I begin to hunger after the legacy that is handed down to me, after my place in this great chain. I see the work, the life, the earth, unfolding around me, and I know beyond a shadow of doubt that this is what I want my life to look like–this slow unfolding, this diving deeper into a place, this building of home and growing of roots in the same small patch of soil. I want my roots deep, not broad. Broad roots are thrilling and not quite safe, and that is wild and wondrous beauty. But deep roots are firm, unshakable, everlasting. Deep roots are untouched by frost or fire. Deep roots will not wither or pull free from the soil they stand in, no matter how strong the gale.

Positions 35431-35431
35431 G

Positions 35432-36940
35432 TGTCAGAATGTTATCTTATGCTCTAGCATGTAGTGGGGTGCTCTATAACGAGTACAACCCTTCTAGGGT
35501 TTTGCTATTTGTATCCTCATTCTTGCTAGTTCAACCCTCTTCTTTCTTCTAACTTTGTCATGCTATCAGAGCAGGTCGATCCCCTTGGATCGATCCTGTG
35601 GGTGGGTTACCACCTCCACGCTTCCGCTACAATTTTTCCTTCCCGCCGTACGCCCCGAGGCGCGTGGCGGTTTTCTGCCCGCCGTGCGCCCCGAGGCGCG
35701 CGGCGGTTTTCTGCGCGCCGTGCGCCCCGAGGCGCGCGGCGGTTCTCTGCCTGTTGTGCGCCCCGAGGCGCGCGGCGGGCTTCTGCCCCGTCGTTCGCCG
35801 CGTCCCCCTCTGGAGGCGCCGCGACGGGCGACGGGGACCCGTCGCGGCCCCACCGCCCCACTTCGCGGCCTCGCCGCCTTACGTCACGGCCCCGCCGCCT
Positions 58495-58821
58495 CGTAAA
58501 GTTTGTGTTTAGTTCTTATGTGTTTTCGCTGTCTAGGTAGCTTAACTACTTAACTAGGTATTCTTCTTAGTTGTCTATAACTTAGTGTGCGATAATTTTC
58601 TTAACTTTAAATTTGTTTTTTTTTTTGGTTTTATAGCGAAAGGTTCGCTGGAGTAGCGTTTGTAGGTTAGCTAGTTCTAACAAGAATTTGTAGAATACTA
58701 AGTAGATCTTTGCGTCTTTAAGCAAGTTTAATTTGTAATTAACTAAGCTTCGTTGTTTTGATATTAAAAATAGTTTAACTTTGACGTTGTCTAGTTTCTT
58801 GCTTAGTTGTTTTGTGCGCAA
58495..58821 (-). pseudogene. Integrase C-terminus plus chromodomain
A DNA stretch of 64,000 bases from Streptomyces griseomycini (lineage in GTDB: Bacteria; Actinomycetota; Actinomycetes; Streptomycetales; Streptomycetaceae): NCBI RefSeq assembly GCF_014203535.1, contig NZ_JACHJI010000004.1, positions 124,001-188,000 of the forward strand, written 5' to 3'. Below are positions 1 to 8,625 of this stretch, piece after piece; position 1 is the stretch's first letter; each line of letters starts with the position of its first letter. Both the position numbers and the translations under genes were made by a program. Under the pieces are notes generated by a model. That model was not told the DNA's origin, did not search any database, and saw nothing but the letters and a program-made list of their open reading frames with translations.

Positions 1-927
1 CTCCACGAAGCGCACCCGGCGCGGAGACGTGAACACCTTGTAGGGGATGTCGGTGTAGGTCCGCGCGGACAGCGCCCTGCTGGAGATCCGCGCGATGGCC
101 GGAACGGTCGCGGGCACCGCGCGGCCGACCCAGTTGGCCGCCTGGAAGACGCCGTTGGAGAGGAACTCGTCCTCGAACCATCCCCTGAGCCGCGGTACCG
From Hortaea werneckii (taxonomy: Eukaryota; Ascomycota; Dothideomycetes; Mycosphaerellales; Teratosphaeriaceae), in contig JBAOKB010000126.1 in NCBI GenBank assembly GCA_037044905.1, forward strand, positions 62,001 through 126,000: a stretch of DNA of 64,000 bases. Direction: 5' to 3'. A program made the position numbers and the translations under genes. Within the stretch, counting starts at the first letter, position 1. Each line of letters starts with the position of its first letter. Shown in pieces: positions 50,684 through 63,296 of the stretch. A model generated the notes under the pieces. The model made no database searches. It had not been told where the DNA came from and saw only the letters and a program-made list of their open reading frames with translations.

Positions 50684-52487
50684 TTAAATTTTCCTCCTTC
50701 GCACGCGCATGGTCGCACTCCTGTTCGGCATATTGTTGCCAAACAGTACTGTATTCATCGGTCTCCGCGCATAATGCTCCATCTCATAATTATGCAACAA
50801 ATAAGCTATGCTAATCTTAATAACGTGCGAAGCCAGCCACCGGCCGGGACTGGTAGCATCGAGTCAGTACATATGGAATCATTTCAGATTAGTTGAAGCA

I wonder if it is possible to form roots like this in more places than one without killing them. I do not think I want roots in several places–then none of them could grow deep, because they would share my life between them, and I do not have enough to give to so many growing things. I would wear myself out, and these many roots would become stifled and stifling, and I may as well be left with none at all. I wonder if it is possible to form roots like this in something that is not Place. If it is possible to form deep roots in another human soul. Ties to Place, ties to a community, a fellowship, even–these I understand. But I don’t know how to plant roots in another single soul. I do not want my home to be everywhere and nowhere both at once. I do not want to be able to pick up my roots and carry them with me, because then they would no longer be roots, would they? They would connect me to nothing, and there would be no stability, and no home. I want to have a home.